For as long as time and lives have been recorded, depending on the culture, surgeries have been performed to “better” the recipients; although, it may have been needed in some cases. For example, in India the noses of criminals and adulterers were cut off for permanent public shame. Sushruta (an Indian Doctor) took it upon himself to fix the faces of the ex-criminals and adulterers in hopes he could encourage forgiveness and reduce public shame. His procedure required removing skin from the person’s cheeks or forehead, which was then applied to the nose.
As the years passed and societies changed, the reasons to undergo plastic surgery changed too. Plastic surgery went from being used for repairing the noses of those that lost them in India, to fixing fallen soldiers and covering brands of ex-slaves in Ancient Rome, to what it is today. A society with a growing percentage of those suffering with body dysmorphic disorder (a mental disorder characterized by a distorted body image and obsessions about perceived physical shortcomings), and unattainable ideals of thinness and big breasts. All the while, the main recurring role model for these so-called ideals is a 12-inch plastic doll with an impossible and unattainable figure and features; Barbie.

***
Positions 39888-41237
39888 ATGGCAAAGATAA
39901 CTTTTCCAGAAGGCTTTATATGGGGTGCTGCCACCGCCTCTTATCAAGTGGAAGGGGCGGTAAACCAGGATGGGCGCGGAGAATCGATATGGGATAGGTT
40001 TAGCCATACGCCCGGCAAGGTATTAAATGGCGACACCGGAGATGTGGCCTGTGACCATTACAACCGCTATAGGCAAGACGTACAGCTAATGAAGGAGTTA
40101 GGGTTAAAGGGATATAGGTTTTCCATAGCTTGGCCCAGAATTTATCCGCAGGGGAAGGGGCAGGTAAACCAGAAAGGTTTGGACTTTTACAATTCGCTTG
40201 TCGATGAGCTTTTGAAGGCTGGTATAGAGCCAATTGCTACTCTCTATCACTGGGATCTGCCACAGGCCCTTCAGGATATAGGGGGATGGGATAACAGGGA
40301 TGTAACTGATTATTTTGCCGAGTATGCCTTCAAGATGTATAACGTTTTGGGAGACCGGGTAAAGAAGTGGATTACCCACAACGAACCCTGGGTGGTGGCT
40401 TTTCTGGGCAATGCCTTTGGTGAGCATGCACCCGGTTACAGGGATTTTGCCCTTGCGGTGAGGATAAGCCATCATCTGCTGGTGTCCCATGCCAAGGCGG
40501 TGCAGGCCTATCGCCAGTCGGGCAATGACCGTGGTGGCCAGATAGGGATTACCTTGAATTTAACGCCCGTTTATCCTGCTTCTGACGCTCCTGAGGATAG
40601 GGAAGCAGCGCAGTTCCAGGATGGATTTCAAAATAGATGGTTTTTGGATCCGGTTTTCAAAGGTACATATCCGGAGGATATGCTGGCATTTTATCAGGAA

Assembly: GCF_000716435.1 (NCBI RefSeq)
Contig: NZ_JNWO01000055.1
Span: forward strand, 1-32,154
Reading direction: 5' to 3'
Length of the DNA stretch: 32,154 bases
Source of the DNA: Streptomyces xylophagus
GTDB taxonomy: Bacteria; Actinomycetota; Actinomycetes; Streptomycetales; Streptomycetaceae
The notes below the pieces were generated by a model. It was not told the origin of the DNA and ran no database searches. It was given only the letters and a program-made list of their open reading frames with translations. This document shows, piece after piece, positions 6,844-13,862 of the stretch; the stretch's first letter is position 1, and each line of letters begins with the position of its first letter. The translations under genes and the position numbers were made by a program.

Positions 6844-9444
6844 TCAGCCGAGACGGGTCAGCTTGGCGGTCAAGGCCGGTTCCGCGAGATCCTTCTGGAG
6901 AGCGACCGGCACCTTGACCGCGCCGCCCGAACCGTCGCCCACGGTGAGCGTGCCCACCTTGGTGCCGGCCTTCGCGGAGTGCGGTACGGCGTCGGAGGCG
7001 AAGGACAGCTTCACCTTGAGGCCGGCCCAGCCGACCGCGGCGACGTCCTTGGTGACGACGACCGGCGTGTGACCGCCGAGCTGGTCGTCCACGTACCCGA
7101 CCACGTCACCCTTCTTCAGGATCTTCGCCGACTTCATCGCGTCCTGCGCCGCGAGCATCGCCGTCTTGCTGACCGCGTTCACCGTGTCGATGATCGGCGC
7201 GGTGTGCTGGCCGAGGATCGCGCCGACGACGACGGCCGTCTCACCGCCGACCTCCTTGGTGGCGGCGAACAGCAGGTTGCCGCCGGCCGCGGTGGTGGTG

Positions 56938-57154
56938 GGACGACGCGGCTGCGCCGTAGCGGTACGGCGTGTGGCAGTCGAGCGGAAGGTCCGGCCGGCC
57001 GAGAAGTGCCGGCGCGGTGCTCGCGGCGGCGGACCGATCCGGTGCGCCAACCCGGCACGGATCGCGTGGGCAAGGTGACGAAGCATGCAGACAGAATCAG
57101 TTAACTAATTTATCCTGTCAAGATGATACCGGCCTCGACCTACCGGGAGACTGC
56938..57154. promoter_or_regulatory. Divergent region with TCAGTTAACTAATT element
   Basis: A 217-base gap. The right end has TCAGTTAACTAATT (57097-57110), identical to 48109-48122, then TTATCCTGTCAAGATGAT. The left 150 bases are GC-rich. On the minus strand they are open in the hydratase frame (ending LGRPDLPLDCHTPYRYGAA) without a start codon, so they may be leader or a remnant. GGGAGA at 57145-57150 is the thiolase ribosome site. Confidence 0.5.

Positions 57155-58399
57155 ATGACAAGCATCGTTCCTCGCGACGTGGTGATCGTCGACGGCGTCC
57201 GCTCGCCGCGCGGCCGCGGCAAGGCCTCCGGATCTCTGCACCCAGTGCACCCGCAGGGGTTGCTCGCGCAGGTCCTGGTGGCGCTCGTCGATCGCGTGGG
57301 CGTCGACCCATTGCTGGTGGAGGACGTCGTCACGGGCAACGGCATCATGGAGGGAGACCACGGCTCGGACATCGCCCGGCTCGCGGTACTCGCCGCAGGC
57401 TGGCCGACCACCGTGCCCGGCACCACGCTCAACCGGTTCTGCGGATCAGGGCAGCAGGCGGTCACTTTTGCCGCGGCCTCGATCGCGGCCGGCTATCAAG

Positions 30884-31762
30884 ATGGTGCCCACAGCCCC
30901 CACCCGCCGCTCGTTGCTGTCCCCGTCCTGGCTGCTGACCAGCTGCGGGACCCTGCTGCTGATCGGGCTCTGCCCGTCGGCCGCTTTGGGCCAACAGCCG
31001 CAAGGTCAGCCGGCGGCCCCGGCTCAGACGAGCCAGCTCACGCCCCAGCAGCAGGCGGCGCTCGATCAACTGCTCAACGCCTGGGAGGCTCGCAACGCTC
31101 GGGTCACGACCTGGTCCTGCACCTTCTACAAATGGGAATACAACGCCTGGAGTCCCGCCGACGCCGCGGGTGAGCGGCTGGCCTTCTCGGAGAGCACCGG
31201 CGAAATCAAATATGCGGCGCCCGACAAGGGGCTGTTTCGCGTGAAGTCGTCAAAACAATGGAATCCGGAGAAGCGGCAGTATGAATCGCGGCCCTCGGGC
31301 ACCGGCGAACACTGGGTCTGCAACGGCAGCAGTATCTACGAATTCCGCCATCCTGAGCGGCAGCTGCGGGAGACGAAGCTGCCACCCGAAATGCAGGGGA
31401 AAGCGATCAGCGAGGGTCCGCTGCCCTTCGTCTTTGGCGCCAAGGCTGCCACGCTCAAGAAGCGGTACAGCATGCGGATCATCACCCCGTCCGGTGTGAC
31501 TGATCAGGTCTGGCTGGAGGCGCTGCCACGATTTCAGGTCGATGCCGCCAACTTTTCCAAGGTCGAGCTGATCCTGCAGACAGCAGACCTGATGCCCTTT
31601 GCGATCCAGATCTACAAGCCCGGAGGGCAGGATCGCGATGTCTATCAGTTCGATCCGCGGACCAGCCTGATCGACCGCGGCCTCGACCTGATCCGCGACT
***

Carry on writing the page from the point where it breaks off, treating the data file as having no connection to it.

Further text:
A standard Barbie doll is 11.5 inches tall, giving a height of 5 feet 9 inches at 1/6 scale. Barbie's figure has been estimated at 36 inch chest, 18 inch waist and 33 inch hips. At 5'9" tall and weighing 110 lbs, Barbie would have a BMI of 16.24 and fit the weight criteria for anorexia. According to research by the University Central Hospital in Helsinki, Finland, she would lack the 17 to 22 percent body fat required for a woman to menstruate. I personally don’t know anyone that would want to live like that. Barbie may only have existed since March 9, 1959, but it’s amazing to see the kind of internal damage and influence one doll can have on the entire... [continues]
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